Work. Almost everyone does it. It can own you, if you let. Or maybe it owns you regardless, but some people fight it, others absorb it. Most probably mix the two. How does one maintain their freedom?
I began my time at HPAC determined not to call it work. It's playing music and I consider that to be something I choose to do, not something that I do for money. Money is not my primary motivation for doing it, anyway. And yet somehow, I must admit that it feels it has become that. It has become a job. I spent the last week practicing for myself a piece that has nothing to do with the orchestral job I currently have, or is directly related to getting me another one, or is needed for any concrete scheduled performance. That was music that wasn't work.
Is there a value to calling something work? To delineating work from play? There is a time that I'm free and I only know it because there are other times when I'm not. Is it possible to live happily with no vocation?
Some people want to retire as early as possible. And some, despite being able to do so, simply can't stop. Work becomes the thing that keeps us going. It's a friend that we acquire and maintain throughout life. It seems that even in retirement, people find projects, become involved in other types of work.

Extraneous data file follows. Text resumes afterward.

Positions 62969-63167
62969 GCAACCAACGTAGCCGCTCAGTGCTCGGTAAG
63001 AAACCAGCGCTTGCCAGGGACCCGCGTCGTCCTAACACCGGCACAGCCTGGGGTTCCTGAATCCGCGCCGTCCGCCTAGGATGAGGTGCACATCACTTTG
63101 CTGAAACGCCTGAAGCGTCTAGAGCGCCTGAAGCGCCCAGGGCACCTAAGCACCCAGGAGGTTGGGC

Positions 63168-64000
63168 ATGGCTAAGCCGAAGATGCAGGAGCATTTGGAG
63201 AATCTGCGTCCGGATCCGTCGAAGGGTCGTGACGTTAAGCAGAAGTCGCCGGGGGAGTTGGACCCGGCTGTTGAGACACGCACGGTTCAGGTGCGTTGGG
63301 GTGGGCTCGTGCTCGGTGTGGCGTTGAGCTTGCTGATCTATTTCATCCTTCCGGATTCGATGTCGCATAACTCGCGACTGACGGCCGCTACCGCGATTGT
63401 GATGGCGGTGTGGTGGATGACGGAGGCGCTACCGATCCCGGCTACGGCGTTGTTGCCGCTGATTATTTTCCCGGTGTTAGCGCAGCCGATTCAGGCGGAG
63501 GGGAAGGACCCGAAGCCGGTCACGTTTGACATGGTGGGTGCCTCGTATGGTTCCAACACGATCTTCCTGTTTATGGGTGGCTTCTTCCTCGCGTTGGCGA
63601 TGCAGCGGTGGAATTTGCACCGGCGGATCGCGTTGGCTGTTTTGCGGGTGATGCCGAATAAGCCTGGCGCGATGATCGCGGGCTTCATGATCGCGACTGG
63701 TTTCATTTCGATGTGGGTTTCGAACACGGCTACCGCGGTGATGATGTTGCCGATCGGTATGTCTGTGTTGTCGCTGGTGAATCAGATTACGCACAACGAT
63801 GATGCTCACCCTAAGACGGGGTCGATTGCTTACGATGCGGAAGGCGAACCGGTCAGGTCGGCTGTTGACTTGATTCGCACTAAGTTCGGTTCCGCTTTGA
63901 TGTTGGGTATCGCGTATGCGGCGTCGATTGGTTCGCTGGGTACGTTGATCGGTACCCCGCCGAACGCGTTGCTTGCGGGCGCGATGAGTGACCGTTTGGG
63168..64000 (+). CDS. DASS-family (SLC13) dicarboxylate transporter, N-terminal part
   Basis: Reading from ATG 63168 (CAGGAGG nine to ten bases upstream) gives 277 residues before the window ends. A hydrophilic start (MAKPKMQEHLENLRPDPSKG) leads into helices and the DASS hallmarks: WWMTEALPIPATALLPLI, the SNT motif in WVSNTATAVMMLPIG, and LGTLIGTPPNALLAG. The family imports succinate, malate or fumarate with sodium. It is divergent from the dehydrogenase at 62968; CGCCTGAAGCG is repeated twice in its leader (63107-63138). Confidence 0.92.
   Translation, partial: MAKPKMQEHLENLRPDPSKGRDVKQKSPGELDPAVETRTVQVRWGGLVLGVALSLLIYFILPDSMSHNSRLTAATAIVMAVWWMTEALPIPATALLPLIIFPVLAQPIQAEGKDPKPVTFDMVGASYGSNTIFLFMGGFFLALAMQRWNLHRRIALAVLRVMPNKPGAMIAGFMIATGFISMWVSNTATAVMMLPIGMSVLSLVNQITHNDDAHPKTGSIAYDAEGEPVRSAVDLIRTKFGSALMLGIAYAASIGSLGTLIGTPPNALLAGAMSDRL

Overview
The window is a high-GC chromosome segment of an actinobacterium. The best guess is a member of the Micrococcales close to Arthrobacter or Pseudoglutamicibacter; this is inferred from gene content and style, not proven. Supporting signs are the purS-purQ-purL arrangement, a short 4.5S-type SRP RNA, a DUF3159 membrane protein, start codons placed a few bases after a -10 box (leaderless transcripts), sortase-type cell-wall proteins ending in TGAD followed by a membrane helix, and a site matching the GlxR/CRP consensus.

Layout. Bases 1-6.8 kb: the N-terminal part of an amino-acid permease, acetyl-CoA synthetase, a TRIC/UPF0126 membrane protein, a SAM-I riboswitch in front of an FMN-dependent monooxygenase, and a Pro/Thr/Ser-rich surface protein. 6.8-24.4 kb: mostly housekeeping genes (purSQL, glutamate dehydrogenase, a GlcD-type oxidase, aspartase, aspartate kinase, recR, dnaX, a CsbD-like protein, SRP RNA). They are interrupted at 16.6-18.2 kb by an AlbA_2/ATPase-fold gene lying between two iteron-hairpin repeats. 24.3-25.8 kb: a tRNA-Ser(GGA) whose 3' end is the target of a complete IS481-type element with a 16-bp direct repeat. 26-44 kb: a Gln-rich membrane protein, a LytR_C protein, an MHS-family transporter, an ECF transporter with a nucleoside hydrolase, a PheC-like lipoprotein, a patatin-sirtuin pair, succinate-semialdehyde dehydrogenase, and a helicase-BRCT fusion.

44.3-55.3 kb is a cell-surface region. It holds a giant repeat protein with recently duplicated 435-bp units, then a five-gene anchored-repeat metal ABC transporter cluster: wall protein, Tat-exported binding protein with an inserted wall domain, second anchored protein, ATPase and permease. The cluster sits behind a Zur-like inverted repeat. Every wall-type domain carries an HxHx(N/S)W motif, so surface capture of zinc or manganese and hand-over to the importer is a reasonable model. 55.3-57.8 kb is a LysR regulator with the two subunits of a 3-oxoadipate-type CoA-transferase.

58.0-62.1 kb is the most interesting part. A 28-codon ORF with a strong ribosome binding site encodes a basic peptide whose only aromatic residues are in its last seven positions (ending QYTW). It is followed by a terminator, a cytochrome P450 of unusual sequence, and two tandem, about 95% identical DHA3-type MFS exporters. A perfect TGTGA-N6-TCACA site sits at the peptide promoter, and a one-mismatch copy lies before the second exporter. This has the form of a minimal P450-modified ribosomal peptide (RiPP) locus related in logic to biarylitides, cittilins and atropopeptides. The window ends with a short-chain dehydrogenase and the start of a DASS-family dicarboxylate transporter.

My hunch is that self-guided work, or work that has elements of such, is the most rewarding. It seems that this is work that one can own, or at least legitimately feel one owns, even if it owns them because they need the money to survive.
And in lieu of self-guided work, what can one do? Is there a way to claim freedom in the middle of imposed drudgery?
I don't know. I know I'm looking forward to a life of more diverse musical projects, teaching included. To the extent that I can control my career, I hope to do this. But in the meantime, I think there may be more that a person can do to control one's work situation. There are opportunities everywhere.
Today it was the violist sitting next to me and the cool syncopated part that Sibelius composed for the line in Finlandia. Counting rehearsals, I've probably played this piece over a hundred times at HPAC, but still, this person next to me was alive and playing something that was related to what I was playing. We were doing something together.
Maybe every job has some opportunity to find a pocket of ownership. Maybe every moment does. Maybe it's just waiting for us to remember that and take control. And maybe there's some value to saying something is work. It's work, but it doesn't own me.